How affordances associated with a distractor object affect compatibility effects: a study with the computational model TRoPICALS.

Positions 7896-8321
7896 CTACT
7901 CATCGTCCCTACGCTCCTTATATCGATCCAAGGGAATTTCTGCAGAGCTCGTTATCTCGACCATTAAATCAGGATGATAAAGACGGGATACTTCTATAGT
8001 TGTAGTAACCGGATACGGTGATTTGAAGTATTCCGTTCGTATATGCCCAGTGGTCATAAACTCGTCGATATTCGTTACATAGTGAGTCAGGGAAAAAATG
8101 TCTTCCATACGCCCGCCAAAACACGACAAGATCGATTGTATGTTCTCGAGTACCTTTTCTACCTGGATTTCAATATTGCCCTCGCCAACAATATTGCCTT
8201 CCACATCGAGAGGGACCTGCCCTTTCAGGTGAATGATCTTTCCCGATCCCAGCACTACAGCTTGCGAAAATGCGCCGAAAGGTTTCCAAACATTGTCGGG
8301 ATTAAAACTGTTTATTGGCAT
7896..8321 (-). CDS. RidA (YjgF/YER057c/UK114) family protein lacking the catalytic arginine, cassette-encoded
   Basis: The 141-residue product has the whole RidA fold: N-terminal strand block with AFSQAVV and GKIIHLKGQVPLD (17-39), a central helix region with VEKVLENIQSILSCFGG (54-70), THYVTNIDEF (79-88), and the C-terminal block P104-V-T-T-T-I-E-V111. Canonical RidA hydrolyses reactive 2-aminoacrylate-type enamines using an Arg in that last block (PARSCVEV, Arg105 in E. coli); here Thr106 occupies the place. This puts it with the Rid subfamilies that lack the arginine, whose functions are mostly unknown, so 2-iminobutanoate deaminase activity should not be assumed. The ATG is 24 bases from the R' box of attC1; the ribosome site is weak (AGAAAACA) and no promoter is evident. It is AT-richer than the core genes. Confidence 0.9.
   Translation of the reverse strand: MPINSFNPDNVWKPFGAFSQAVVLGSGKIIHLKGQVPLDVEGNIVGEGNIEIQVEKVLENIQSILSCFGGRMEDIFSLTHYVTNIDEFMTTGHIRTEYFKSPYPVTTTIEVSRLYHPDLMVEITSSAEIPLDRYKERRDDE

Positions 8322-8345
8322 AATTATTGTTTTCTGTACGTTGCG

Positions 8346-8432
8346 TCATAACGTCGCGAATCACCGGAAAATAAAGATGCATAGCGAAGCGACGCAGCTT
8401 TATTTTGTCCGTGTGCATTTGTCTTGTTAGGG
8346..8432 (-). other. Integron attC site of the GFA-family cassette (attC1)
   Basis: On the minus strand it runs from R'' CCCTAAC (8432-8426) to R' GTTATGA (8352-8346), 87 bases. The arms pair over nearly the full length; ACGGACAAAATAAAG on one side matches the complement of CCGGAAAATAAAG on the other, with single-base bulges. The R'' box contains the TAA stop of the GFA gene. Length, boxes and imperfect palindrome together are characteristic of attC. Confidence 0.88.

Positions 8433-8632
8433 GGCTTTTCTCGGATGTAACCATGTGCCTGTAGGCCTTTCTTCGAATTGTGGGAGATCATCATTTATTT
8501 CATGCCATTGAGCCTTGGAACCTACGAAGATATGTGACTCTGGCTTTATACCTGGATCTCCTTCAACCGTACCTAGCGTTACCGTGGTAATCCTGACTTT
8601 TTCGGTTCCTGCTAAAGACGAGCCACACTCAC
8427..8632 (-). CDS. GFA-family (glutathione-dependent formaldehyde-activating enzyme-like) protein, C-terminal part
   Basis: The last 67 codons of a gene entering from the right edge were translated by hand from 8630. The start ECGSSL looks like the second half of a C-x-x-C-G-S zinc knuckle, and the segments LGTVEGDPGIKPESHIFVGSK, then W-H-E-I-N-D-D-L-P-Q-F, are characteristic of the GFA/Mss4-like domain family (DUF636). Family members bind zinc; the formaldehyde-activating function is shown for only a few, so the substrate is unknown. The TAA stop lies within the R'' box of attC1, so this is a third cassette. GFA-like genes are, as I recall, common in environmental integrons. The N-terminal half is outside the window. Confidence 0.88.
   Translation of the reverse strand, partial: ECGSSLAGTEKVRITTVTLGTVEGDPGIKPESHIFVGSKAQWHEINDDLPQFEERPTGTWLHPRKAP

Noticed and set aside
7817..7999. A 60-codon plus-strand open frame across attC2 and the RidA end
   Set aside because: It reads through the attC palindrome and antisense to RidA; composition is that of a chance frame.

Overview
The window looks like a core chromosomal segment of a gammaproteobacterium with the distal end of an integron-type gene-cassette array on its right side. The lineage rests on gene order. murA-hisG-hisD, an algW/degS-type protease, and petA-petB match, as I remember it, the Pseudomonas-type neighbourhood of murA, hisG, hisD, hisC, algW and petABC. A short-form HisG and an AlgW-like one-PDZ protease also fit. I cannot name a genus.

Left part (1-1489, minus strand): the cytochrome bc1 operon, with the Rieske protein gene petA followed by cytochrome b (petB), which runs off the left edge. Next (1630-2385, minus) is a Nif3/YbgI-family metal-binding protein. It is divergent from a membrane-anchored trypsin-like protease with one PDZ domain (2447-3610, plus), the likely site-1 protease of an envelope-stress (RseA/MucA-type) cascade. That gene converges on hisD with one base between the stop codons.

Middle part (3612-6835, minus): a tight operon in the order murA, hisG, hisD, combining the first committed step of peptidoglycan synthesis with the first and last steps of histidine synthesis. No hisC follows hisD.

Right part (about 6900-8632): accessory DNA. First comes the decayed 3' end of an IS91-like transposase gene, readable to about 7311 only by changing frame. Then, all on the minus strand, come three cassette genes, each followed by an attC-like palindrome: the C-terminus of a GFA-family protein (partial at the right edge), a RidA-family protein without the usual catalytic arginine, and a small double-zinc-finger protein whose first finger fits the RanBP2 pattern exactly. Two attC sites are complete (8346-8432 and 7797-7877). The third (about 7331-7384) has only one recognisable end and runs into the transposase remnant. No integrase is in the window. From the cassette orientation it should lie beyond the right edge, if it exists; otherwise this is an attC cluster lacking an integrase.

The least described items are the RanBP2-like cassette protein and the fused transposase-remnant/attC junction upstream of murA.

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Seeing an object activates both visual and action codes in the brain. Crucial evidence supporting this view is the observation of object to response compatibility effects: perception of an object can facilitate or interfere with the execution of an action (e.g., grasping) even when the viewer has no intention of interacting with the object. TRoPICALS is a computational model that proposes some general principles about the brain mechanisms underlying compatibility effects, in particular the idea that top-down bias from prefrontal cortex, and whether it conflicts or not with the actions afforded by an object, plays a key role in such phenomena. Experiments on compatibility effects using a target and a distractor object show the usual positive compatibility effect of the target, but also an interesting negative compatibility effect of the distractor: responding with a grip compatible with the distractor size produces slower reaction times than the incompatible case. Here, we present an enhanced version of TRoPICALS that reproduces and explains these new results. This explanation is based on the idea that the prefrontal cortex plays a double role in its top-down guidance of action selection producing: (a) a positive bias in favour of the action requested by the experimental task; (b) a negative bias directed to inhibiting the action evoked by the distractor. The model also provides testable predictions on the possible consequences of damage to volitional circuits such as in Parkinsonian patients.
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